Recombinant Fusion Proteins - adverse effects - economics - therapeutic use
T-Lymphocyte Subsets - immunology
Treatment Outcome
United States
United States Food and Drug Administration
Abstract
Alefacept is a new biotechnology product designed for the treatment of patients with chronic plaque-type psoriasis who have disease severe enough to make them eligible for phototherapy or systemic therapy. In two randomized controlled phase III trials of patients with moderate-to-severe disease, alefacept showed a modest but statistically significant increase in the number of responders compared to placebo. Alefacept's dose-dependent CD4+ T lymphocyte-depleting effect requires monitoring; however, no association has been found between this adverse effect and serious adverse events, particularly infection. Due to lack of direct comparative data, it is difficult to predict exactly how alefacept will fit into the current rotational psoriasis therapy paradigm.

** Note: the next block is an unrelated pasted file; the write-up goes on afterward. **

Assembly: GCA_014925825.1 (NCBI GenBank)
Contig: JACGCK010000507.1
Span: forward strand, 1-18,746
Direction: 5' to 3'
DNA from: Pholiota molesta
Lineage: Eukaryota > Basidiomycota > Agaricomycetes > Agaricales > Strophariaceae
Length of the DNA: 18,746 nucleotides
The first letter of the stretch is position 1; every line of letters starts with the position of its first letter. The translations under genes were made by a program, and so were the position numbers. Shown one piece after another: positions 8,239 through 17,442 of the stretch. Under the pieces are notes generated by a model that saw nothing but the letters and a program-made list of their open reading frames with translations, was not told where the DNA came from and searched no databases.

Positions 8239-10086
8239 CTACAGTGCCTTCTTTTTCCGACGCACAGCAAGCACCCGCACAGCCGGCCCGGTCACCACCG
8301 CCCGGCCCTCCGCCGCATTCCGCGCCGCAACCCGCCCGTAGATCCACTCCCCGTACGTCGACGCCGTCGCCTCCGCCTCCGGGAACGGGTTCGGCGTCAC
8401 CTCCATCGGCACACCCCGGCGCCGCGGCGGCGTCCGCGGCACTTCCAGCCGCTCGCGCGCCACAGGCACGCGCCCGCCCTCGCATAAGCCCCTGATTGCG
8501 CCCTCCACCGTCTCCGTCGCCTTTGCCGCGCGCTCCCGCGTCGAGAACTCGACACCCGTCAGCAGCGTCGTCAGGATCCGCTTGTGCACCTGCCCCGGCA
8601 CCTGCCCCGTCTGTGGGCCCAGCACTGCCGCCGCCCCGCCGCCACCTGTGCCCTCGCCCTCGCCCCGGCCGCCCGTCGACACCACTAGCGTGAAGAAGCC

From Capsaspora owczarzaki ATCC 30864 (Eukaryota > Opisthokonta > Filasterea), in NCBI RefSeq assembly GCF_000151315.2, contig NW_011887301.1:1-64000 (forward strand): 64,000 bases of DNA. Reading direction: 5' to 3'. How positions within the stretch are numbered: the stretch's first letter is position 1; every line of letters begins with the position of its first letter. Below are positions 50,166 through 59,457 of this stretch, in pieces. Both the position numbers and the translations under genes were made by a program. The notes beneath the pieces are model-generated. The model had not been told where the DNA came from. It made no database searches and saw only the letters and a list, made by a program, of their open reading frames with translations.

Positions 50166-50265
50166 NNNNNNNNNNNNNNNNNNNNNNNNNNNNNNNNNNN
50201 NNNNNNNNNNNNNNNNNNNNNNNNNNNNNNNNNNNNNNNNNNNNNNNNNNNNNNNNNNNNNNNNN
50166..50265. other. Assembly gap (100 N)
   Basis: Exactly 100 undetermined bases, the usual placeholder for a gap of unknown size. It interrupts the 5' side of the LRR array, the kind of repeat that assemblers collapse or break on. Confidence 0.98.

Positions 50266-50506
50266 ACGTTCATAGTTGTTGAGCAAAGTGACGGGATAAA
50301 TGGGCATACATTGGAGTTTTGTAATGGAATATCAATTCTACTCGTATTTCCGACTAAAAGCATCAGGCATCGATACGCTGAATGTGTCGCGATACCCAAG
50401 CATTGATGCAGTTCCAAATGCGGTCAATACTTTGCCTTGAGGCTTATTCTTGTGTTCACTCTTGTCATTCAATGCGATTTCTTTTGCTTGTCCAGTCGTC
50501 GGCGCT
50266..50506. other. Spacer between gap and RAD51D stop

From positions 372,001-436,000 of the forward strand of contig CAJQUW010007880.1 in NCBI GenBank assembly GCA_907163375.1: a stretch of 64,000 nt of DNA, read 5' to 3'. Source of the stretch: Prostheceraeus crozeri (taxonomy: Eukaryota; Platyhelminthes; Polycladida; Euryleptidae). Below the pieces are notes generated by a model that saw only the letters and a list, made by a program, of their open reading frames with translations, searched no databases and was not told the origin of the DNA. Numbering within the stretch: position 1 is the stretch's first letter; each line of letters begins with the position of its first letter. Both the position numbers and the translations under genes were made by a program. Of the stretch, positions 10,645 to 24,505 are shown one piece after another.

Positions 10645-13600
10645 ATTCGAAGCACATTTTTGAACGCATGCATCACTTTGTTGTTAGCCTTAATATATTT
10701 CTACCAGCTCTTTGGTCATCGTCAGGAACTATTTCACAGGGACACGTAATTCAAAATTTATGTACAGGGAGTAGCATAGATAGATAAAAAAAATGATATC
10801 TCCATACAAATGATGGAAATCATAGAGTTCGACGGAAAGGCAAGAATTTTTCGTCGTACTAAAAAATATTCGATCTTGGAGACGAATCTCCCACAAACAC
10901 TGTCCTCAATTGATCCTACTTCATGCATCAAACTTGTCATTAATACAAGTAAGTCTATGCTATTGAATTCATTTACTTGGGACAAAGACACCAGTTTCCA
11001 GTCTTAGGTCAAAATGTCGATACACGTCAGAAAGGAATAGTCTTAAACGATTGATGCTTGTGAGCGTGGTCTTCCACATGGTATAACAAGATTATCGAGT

PubMed ID
12680422 View in PubMed
Less detail

[Alternative drugs against Chlamydia urethritis. Tetracycline offers the most cost-effective cure].

https://arctichealth.org/en/permalink/ahliterature212831
Source
Lakartidningen. 1996 Jan 31;93(5):369-71
Publication Type
Article
Date
Jan-31-1996

772 records – page 1 of 78.